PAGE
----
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The American Cancer Society (2018) states that while breast cancer is more common in White women, the mortality rate for Black women is higher. The differences may be attributed to poor access to healthcare, screenings, and education.
Satarian and Metz (March 6, 2023) report that advancements in artificial intelligence (A.I.) are beginning to deliver breakthroughs in breast cancer screening by detecting the signs that cancer specialists could miss. So far, the technology is showing an impressive ability to spot cancer at least as well as human radiologists, according to early results and radiologists, in what is one of the most promising signs of how A.I. can improve public health.
The country of Hungary, which has one of the most robust breast cancer screening programs, has become one of the most significant testing grounds for the technology on actual patients. In Hungary, at least five hospitals and clinics, according to Satarian and Metz, perform more than 35,000 screenings a year. Their A.I. systems became part of their screening program a few years ago to help to check for signs of cancer that a radiologist may have overlooked. Clinics and hospitals in the United States are also beginning to test or provide data to help develop the systems.
Although the added A.I. screen is potential, additional clinical trials are needed before the systems can be automated as a second reader of breast cancer screens. Ultimately, an A.I. tools must consistently produce accurate results on women of all ages, ethnicities, and body types. And the technology must prove it can cut down on false positives that are not cancerous. Harlow (March 8, 2023) featured a segment where she met with Dr. Larry Norton, the medical director at the Memorial Sloan Kettering Cancer Center, regarding the benefits of using artificial intelligence in breast cancer detection.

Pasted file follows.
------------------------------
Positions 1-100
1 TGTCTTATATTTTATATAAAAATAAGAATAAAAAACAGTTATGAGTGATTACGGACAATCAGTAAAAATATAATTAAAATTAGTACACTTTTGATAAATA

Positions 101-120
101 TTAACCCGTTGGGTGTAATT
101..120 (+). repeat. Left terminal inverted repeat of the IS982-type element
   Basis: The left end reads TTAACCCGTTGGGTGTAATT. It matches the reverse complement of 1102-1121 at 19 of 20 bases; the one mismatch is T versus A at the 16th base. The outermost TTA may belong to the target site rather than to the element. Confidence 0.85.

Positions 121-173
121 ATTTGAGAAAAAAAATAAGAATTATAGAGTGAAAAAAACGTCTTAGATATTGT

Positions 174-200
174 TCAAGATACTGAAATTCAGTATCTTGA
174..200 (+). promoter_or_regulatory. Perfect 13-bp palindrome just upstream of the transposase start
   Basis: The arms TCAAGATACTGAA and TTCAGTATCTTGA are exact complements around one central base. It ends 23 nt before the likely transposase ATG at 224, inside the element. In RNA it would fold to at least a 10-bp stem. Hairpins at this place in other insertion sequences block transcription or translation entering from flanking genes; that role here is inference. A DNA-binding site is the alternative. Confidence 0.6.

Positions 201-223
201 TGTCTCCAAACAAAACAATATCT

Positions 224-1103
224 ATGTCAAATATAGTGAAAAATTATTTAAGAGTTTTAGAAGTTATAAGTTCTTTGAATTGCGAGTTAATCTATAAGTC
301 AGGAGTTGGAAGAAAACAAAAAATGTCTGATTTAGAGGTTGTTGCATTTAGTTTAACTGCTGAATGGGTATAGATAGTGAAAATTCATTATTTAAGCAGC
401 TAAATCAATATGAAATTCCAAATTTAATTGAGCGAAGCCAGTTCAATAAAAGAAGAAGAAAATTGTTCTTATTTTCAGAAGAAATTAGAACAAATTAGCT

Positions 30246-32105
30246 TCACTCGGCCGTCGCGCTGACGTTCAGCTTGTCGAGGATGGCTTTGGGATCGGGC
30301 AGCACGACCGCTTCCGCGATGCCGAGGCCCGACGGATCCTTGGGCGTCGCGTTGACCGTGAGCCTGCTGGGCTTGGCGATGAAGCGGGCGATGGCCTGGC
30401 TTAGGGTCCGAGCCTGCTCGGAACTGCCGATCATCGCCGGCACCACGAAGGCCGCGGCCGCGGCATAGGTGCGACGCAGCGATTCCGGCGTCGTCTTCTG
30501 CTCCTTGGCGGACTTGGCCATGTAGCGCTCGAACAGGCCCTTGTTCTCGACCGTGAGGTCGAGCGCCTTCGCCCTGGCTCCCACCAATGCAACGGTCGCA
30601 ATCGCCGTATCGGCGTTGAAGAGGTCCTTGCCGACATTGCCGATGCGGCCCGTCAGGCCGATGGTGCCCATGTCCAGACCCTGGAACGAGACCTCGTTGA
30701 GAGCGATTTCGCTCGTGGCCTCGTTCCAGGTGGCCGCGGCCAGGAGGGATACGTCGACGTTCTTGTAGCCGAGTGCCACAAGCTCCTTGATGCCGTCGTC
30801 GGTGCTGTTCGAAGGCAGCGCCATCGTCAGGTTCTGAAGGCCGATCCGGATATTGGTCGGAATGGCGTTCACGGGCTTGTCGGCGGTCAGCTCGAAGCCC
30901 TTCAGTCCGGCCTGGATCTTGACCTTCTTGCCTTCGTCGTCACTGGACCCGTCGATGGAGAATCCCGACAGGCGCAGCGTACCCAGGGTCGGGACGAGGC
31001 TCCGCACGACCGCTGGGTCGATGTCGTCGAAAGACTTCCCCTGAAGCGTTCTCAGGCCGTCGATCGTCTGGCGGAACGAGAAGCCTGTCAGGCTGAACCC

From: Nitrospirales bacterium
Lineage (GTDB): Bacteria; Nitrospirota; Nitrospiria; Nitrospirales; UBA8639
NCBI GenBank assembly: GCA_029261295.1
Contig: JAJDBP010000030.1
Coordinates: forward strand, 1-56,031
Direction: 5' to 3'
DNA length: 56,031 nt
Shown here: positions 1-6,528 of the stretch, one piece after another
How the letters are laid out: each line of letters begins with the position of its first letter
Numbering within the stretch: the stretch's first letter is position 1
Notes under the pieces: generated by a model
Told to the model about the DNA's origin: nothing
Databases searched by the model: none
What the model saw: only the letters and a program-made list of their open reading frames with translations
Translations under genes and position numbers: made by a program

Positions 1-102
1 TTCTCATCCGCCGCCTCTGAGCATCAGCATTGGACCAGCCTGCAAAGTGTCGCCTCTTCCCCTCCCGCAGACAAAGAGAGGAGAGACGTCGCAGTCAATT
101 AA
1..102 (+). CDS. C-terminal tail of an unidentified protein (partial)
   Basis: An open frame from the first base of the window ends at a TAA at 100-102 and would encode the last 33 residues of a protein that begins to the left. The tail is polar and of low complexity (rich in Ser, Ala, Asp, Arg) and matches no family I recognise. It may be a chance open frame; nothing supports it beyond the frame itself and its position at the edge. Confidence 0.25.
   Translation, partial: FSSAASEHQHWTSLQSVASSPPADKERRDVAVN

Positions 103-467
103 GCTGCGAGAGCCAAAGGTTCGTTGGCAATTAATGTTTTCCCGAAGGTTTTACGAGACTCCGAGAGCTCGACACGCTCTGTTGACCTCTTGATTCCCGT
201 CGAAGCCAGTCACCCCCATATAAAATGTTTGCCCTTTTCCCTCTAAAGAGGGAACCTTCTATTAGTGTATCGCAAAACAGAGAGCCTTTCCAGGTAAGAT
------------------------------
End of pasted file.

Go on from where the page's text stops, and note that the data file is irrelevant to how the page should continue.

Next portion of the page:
Dr. Norton discussed the application of A.I. technology to look at mammograms and identify areas a human radiologist may want to look at more carefully. But, first, Dr. Norton discussed that computer-assisted detection is familiar and has been around for about three decades. Fortunately, technology is continually improving. For example, MIT used artificial intelligence to predict breast cancer; on the left side of your screen, you see an area in a woman’s breast identified as high risk; four years later, cancer developed right, and the point is a doctor’s human eyes might miss lots of abnormalities you can’t call everything cancer cause.
MIT and the Massachusetts General Hospital are collaborating with Memorial Sloan Kettering. Machines can look at previous mammograms and see if there are any changes, and so and so other than a human eye can compare to images. Individual judgments about individual people tests such as contrast-enhanced mammograms, MRI’s, and other tests people sometimes should go for testing to see if they’re carrying an abnormal gene to know if they’re at high risk. The more individualized approach using A.I. may be a plus for screening for women and especially Black women in the future.
The Narrative Matters!
American Cancer Society. (2018).https://www.cancer.org/content/dam/cancer-org/research/cancer-facts-and-statistics/cancer-facts-and-figures-for-african-americans/cancer-facts-and-figures-for-african-americans-2016-2018.pdf
Harlow, P. (March 7, 2023). Images show AI detecting breast cancer 4 years before it developed.https://www.cnn.com/videos/health/2023/03/07/artificial-intelligence-breast-cancer-detection-mammogram-cnntm-vpx.cnn
Satarian, A. and Metz, C. (March 6, 2023). Using A.I. to Detect Breast Cancer That Doctors Miss. https://www.nytimes.com/2023/03/05/technology/artificial-intelligence-breast-cancer-detection.html